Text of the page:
To support such in-store payments, ApplePay stores the necessary payment data inside a Secure Element embedded in the phone’s hardware itself. When you tap to pay, ApplePay uses Secure Element based card-emulation to transmit payment data to the contactless terminal. For a more detailed analysis of how ApplePay works behind the scenes, visit my blog post on Apple Pay – An Attempt to Demystify.

Beyond the basics, there are a few more interesting things that are unique to ApplePay. They are

  • Real payment card data is never stored inside the phone’s Secure Element. A token – based on EMVCo’s tokenization specification – is stored instead. This way, merchants will never have access to real card details and that relieves the consumer from the fear of merchants being hacked (like the recent Target and Home Depot data breaches). Moreover, when you lose the phone, you don’t have to replace the real card. We can just provision new tokens to a new phone and be done with it.
  • Every payment transaction is authenticated using Apple Touch ID (biometric fingerprint authentication). This is a very strong form of authentication, even better than the one offered by EMV based Chip n PIN cards.
  • Even if you don’t have an iPhone 6 or iPhone 6 Plus (which are the only Apple phones with NFC and Secure Element), you can still use ApplePay to pay at stores using a combination of Apple Watch and iPhone 5 or 5s.
  • Apple does not take part in the payment authorization process and does not store any transaction related information in their servers. They don’t store your payment card details either. They are very particular about this because they want the merchants to know that Apple is not a threat to them like other wallet providers are and they want the consumers to know that their data is safe with themselves.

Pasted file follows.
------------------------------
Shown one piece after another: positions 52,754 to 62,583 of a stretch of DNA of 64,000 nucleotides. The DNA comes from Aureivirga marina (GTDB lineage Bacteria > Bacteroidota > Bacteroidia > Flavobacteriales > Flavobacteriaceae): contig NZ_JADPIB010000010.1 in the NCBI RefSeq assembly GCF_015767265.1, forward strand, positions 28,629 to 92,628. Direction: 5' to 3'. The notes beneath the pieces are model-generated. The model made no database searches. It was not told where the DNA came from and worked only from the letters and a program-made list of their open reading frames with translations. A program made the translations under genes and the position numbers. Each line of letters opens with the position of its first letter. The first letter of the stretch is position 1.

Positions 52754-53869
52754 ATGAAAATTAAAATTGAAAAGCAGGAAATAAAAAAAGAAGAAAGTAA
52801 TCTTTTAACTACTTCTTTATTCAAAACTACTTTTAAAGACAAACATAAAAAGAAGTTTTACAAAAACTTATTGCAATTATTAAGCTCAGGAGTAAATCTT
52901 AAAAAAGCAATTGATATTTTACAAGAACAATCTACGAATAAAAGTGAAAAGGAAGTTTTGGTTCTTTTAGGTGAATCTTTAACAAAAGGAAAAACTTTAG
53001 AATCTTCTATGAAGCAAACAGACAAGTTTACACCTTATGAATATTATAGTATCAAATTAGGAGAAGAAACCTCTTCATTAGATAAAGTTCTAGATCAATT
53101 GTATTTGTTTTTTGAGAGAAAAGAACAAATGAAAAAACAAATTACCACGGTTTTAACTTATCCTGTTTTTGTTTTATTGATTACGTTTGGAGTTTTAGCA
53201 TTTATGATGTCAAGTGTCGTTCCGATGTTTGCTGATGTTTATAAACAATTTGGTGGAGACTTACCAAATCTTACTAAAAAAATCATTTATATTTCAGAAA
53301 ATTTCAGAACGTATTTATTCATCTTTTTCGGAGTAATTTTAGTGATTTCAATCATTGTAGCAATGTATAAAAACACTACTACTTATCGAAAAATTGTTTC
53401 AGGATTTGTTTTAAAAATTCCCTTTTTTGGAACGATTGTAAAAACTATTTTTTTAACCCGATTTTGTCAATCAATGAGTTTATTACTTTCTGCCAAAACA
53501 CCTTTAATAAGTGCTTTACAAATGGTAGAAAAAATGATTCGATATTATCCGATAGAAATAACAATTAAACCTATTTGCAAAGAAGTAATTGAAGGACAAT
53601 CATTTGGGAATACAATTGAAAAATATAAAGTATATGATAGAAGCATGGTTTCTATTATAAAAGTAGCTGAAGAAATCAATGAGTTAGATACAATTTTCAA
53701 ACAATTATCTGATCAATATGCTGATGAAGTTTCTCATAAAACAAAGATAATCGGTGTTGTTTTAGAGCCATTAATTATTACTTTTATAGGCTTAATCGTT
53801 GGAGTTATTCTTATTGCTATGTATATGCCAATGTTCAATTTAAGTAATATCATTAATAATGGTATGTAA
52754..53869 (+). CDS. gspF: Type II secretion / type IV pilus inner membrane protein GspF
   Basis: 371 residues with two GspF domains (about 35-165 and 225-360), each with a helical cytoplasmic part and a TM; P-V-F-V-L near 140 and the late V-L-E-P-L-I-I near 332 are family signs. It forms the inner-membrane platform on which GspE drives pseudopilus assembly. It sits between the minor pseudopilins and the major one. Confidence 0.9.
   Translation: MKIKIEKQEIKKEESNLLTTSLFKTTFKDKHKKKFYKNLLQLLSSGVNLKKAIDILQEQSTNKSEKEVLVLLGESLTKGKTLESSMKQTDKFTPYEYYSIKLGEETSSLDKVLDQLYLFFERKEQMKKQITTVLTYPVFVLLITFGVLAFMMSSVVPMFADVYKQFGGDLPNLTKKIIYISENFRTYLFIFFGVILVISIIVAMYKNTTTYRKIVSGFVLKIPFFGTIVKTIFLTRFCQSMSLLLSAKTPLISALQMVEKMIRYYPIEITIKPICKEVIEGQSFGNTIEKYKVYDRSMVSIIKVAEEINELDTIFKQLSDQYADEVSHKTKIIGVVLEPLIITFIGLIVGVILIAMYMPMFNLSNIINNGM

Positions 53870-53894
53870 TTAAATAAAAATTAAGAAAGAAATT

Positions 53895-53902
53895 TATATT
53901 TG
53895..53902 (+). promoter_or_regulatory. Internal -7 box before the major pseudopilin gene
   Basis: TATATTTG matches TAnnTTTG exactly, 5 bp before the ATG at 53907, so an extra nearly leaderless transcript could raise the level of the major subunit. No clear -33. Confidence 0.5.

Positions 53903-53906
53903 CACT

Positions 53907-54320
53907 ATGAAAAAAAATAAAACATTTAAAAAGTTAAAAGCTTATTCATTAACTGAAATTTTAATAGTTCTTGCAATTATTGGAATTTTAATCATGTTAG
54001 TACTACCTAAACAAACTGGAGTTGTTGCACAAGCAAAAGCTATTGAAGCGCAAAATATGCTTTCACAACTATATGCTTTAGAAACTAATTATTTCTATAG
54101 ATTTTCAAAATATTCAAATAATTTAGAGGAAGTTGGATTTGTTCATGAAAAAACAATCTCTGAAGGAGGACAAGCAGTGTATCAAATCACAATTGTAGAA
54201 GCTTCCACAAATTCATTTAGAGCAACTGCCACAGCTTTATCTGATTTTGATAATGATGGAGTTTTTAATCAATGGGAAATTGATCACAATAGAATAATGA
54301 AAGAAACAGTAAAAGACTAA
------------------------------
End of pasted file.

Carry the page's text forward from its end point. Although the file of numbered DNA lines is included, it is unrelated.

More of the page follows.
Service 2 – Pay in Mobile Apps:

Using this service, you can pay for items from within mobile apps that support ApplePay. If you have ever used the iOS or OS-X keychain to store and auto-fill passwords, this will look very familiar. Participating mobile apps will show a button labelled Apple Pay. Checking out is as easy as tapping that button and placing your finger on the Touch ID.


Mobile Payments Blog Series

Welcome to the Mobile payments FAQ and not so FAQ series and you are on FAQ #17. The idea behind this series is to share and learn as much as possible about the field of mobile payments. If you like, you can read all of the FAQs by visiting the Table of contents page.

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Mobile Payments: What is Google Wallet?

What is Google Wallet?